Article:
Tennis stars’ vaccine response is selfish, blinkered and damaging to the sport

For the last 12 months, tennis has emitted a low grumbling sound, like a diesel engine idling at the lights. Listen closely, and you can hear dozens of fit young athletes grousing about the misery of the pandemic: the cancelled tournaments, the reduced prize money, and above all the quarantines.

Should we have sympathy for their plight, or should we pull out our imaginary violins? Well, it’s true that tennis has suffered more than any other major sport, because it is uniquely global – far more so than golf, for instance – and thus dependent on international travel. But then the players go and remind us how out of touch, and how monumentally selfish, many of them actually are.

The latest instance came this week in Miami, where the enterprising New York Times reporter Ben Rothenberg asked half-a-dozen press-conference guinea pigs whether they were planning to be vaccinated. He encountered a wall of scepticism.

Not everyone is against. World No 2 Naomi Osaka said “I’m planning on getting one … whenever I’m eligible.” But Andrey Rublev and Elina Svitolina both stressed that there was no advantage to them in having a jab, as it wouldn’t save them from future bio-bubbles and quarantines. Meanwhile Aryna Sabalenka spouted some mumbo-jumbo about damage to the genetic code.

Finally, Diego Schwartzman said “It’s not a tradition in my family to get any vaccine” before later backtracking and blaming his English for any misunderstanding.

The first thing to say here is that athletes are uniquely paranoid about what they put in their bodies. Indeed, they are taught to be that way by the World Anti-Doping Agency. So at a time when Germany has suspended AstraZeneca injections for under-60s over blood clot fears, one can forgive them for feeling twitchy.

But then you look at their answers again, and blood clots make no appearance. The first two negatives cited a lack of personal advantage. This misses the fact that – for the young and healthy – vaccinations are not supposed to be about you. They are about the vulnerable people you could unintentionally infect.

You can see the personal logic here. For the likes of Rublev and Svitolina, stepping off the tour to get a jab will lead to lost training days and travel issues. From a pragmatic perspective, the experience of actually contracting the virus is likely to be so trivial that they would be better off picking it up on the road. What this position ignores is that infection makes them a danger to public health.

And then there is Sabalenka, who said “There is the two [vaccines], and I want to make the one I think is more expensive and the one is not going to your genetic stuff.” This sounds like a half-baked theory found on the internet. It thus fits in with the pattern of gullibility exhibited by Novak Djokovic since he became tennis’s first vaccine sceptic just under a year ago. We could point to a different kind of contagion here; that of bogus, pseudo-scientific ideas.

Serbian tennis player Novak Djokovic (ATP Number 1) gives a press conference on the upcoming Adria Tour tennis tournament in Belgrade on May 25, 2020. - Djokovic will bring together international tennis stars Dominic Thiem (ATP Number 3), Alexander Zverev (ATP Number 7) and Grigor Dimitrov (ATP Number 19) to Belgrade in early June for the first in a series of humanitarian tournaments that he will organized in the Balkan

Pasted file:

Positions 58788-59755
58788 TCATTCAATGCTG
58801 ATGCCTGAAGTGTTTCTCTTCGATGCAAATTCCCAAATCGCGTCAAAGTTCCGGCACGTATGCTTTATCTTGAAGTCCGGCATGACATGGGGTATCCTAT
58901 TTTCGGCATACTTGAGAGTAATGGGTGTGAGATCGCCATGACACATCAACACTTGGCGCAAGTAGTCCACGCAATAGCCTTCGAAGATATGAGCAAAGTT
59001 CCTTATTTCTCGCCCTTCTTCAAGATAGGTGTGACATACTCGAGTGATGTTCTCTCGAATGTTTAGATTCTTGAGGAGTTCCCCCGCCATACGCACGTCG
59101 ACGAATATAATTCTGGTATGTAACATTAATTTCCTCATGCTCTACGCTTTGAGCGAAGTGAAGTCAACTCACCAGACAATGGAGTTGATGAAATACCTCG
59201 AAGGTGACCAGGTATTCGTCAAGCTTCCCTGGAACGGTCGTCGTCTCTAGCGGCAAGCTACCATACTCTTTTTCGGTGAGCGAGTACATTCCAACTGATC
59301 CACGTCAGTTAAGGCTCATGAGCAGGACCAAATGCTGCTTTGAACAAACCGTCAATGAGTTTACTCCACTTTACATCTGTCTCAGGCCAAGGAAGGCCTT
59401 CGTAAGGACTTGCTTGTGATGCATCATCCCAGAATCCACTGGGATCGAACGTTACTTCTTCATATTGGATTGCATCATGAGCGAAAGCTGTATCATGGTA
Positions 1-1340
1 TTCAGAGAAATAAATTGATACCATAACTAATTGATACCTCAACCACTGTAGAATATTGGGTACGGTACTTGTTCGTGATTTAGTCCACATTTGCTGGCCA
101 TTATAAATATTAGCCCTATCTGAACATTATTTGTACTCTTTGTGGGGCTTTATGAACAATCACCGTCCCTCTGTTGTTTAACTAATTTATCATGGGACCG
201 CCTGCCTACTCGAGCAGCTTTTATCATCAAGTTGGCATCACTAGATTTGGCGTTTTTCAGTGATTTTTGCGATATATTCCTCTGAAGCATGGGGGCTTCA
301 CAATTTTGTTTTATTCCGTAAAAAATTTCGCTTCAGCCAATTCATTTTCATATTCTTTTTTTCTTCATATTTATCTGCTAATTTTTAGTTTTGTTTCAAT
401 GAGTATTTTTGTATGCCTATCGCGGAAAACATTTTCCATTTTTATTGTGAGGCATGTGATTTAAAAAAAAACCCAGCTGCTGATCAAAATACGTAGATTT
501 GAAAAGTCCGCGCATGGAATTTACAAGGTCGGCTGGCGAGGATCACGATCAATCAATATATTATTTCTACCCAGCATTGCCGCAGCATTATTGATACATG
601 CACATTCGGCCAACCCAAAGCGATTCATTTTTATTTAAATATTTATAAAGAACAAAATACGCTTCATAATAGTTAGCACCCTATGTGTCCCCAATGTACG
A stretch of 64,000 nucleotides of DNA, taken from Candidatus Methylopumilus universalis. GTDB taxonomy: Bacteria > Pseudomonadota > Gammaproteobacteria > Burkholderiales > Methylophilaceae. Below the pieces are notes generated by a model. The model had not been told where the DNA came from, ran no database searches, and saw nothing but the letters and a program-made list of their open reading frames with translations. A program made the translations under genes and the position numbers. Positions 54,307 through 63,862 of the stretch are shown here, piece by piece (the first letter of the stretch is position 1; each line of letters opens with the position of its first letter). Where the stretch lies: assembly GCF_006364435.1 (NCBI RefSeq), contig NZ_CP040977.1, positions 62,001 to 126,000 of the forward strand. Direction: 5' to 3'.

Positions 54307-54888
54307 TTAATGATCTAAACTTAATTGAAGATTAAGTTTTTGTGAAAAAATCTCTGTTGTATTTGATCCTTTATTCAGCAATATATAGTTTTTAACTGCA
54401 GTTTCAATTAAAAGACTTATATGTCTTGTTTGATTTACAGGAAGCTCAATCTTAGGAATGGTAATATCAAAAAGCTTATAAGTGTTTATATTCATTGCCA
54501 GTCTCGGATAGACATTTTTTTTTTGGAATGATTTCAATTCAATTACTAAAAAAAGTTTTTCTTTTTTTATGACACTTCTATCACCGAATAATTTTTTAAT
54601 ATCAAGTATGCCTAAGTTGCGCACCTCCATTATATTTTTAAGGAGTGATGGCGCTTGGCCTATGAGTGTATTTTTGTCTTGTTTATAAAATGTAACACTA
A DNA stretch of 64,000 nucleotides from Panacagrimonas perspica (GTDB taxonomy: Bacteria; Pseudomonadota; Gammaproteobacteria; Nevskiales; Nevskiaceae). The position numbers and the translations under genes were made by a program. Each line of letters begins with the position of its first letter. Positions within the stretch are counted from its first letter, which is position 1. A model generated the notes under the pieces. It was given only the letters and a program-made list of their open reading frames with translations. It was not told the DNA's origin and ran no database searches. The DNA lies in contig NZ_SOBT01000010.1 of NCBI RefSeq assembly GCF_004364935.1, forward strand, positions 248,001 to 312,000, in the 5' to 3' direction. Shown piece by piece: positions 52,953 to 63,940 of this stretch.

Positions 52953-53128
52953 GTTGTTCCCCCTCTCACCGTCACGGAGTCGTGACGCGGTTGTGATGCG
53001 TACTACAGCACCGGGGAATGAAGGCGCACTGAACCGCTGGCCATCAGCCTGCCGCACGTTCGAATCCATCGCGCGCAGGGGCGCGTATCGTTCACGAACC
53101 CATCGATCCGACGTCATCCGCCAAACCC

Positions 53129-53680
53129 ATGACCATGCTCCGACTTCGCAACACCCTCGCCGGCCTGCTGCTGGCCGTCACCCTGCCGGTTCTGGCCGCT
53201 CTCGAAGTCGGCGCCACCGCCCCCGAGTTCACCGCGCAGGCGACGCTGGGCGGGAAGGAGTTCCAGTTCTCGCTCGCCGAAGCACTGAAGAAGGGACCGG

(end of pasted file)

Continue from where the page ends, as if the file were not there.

The Djokovic-organised Adria Tour last year was a PR disaster for the Serb


Tennis once again finds itself uniquely vulnerable, to misinformation this time. The players are headstrong young athletes who run their own mini-team of coaches, physios and fitness trainers. It’s hard for their support staff to guide them when they make all the money and call all the shots.

Yes, you could say the same about golfers. But tennis players tend to leave school earlier, often before puberty, and thus complete very little formal education.

Rothenberg’s questions prompted enough debate around the world for both tours to issue a statement. The Women’s Tennis Association said that they were not interested in interfering because “this is a personal decision we respect.” The men’s tour are talking to “consultants in infectious disease and virology”.

Sooner or later, one expects that a big event – perhaps it could be next year’s Australian Open – will make vaccinations essential, and thus nudge the player base into complying for their own selfish reasons.

For the moment, though, many members of the locker-room are coming across as narcissistic and blinkered. The one person who has judged the public mood from the beginning is Rafael Nadal. In Melbourne, for instance, he undercut the chorus of outrage at two-week lockdowns by saying “You see how many people are losing their father, their mums, without having the chance to say goodbye … When you see all of this, you have to stay a little bit more positive.”

Nadal is a hugely respected elder statesman, someone who sees family and community as the most important values. You might remember him helping to clean up his home island of Majorca after deadly floods swept the capital a couple of years ago.

His peers have less life experience, for many have spent their entire lives in another sort of bubble: that provided by their agent, coach and trainer. Even so, they have had a year to consider the implications of the pandemic. And now they have switched from bemoaning their personal suffering to denigrating the only solution. There is something curiously childlike in this contradiction.

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